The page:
This question apparently is not at all about negative frequencies which is the point I addressed earlier in a separate answer but about the signal at the image
frequency that occurs as a result of the
It appears from the comments by the OP on an earlier answer of mine that his question is
about an entirely different problem. The OP apparently
creates a BPSK signal $x(t)\cos(2\pi f_0 t)$
at a low frequency $f_0$ Hz and then mixes it with a high-frequency signal at frequency
$f_1$ Hz where $f_1 \gg f_0$. This creates two BPSK signals at carrier frequencies
$f_1 \pm f_0$ respectively and the question is whether this duplication
can be avoided somehow in the mixing
process, or whether one must filter the output to leave only one BPSK signal.
The trigonometric identity
$2\cos(A)\cos(B) = \cos(A+B) + \cos(A-B)$ shows that mixing (multiplying)
signal $x(t)\cos(2\pi f_0 t)$ with $2\cos(2\pi f_1 t)$ gives
$$2\cos(2\pi f_1 t)x(t)\cos(2\pi f_0 t)
= x(t)\cos(2\pi (f_1+f_0)t) + x(t)\cos(2\pi (f_1-f_0)t),$$
that is, two BPSK signals at carrier frequencies $f_1+f_0$ Hz and
$f_1-f_0$ Hz. If one desires to have only the BPSK signal
at $f_1+f_0 = f_c$ Hz, say, then the BPSK signal at the
image frequency $f_1-f_0$
must be filtered out by passing the mixer output through
a bandstop filter that removes the image signal.
Can the filtering to remove the image frequency
be avoided by clever design of the mixer?
Mathematically Yes, but the costs might be prohibitive
and the physical circuitry requiring very careful design
and constant retuning. The practical details are best
discussed over on the sister site electronics.SE.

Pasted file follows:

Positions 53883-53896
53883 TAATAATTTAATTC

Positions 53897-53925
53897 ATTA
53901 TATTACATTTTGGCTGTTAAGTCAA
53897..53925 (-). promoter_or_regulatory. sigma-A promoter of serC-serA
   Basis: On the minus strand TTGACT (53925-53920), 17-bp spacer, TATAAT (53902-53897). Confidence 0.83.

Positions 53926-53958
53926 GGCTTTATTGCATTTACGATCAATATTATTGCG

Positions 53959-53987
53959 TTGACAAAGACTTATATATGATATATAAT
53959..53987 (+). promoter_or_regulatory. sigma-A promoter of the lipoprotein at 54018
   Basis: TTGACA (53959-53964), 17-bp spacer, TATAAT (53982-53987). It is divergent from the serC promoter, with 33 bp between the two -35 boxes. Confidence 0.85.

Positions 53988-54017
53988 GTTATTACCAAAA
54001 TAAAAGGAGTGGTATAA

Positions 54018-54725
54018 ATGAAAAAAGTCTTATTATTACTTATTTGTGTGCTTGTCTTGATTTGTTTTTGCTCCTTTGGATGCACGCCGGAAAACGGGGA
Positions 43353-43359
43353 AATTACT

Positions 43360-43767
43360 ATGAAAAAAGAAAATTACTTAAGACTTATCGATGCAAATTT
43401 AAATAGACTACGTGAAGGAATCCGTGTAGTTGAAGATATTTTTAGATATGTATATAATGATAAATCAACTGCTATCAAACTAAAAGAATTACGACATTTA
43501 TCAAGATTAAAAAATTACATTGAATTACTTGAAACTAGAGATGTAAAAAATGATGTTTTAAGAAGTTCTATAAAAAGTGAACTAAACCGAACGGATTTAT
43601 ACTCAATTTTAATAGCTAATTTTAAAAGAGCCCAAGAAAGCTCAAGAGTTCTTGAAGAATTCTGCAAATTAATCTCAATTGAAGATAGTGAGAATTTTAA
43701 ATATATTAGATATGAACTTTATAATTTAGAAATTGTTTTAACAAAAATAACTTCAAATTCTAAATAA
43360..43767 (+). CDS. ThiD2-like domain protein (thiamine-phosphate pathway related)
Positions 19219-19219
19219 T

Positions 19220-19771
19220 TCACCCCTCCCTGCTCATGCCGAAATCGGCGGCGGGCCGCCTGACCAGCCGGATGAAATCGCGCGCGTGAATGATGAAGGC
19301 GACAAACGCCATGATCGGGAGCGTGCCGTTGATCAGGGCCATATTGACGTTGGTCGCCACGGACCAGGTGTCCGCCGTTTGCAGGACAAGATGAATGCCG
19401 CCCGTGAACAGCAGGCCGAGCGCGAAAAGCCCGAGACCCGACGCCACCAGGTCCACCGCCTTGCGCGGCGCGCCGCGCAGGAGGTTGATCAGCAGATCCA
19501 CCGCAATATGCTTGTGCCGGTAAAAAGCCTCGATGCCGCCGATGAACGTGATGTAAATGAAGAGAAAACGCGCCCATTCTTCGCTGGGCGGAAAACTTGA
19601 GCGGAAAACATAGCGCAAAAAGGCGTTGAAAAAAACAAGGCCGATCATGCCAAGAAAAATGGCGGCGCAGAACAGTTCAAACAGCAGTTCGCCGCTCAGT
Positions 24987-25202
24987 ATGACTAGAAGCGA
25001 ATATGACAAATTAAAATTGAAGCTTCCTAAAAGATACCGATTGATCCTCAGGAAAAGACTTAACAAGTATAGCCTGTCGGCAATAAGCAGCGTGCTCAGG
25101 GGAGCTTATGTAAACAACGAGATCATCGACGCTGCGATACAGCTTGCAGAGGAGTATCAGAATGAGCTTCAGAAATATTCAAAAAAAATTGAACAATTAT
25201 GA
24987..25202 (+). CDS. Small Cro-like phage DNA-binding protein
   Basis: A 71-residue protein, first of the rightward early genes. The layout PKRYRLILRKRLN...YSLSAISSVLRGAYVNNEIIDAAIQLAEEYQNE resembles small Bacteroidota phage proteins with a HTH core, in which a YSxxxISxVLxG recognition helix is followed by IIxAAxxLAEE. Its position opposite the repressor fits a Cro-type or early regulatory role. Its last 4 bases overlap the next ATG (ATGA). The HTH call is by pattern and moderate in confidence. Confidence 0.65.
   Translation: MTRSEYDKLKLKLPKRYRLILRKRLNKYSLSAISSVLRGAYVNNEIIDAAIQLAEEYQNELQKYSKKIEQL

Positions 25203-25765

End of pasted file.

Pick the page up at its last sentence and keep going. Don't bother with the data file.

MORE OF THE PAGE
Suppose we create two BPSK signals $x(t)\cos(2\pi f_0 t)$
and $x(t)\sin(2\pi f_0 t)$ on phase-orthogonal carriers
at frequency $f_0$ and mix them (separately) with phase-orthogonal
carriers at frequency $f_1$. Then, their difference
$$x(t)\cos(2\pi f_0 t)\cos(2\pi f_1 t) - x(t)\sin(2\pi f_0 t)\sin(2\pi f_1 t)
= x(t)\cos(2\pi (f_1+f_0)t)$$
which is a single BPSK signal at the desired frequency $f_1+f_0 = f_c$!!
However, notice that we need two baseband modulators and two RF mixers
instead of one of each plus a filter. Also, we need precise matching
of hardware so that the two signals are generated with equal amplitudes,
are amplified exactly equally, are modulated onto phase-orthogonal carrier
signals of precisely equal amplitudes and precise phase difference that must
be maintained through oscillator drift, ambient temperature changes, etc.
Why is all this so important? Well, both mixer outputs
$x(t)\cos(2\pi f_0 t)\cos(2\pi f_1 t)$ and $x(t)\sin(2\pi f_0 t)\sin(2\pi f_1 t)$
contain two BPSK signals, one at carrier frequency $f_1+f_0 = f_c$
and the other at carrier frequency $f_1-f_0$. When we take the difference,
the BPSK signals at carrier frequency $f_1+f_0 = f_c$ add constructively
and appear at the output of the subtractor, while the BPSK signals at
at carrier frequency $f_1-f_0$ cancel out. This is easy to do mathematically
or MATLABitacally or in software radio, but much more complicated to
achieve with analog circuits where slight differences in gains, phase shifts,
etc in the two allegedly identical circuits make it difficult to
achieve the exact cancellation of the undesired BPSK signal.
In short, getting a single BPSK signal via this method is by no means
as simple in practice as the straightforward mathematical result suggests.
As noted previously, questions about feasibility are best discussed over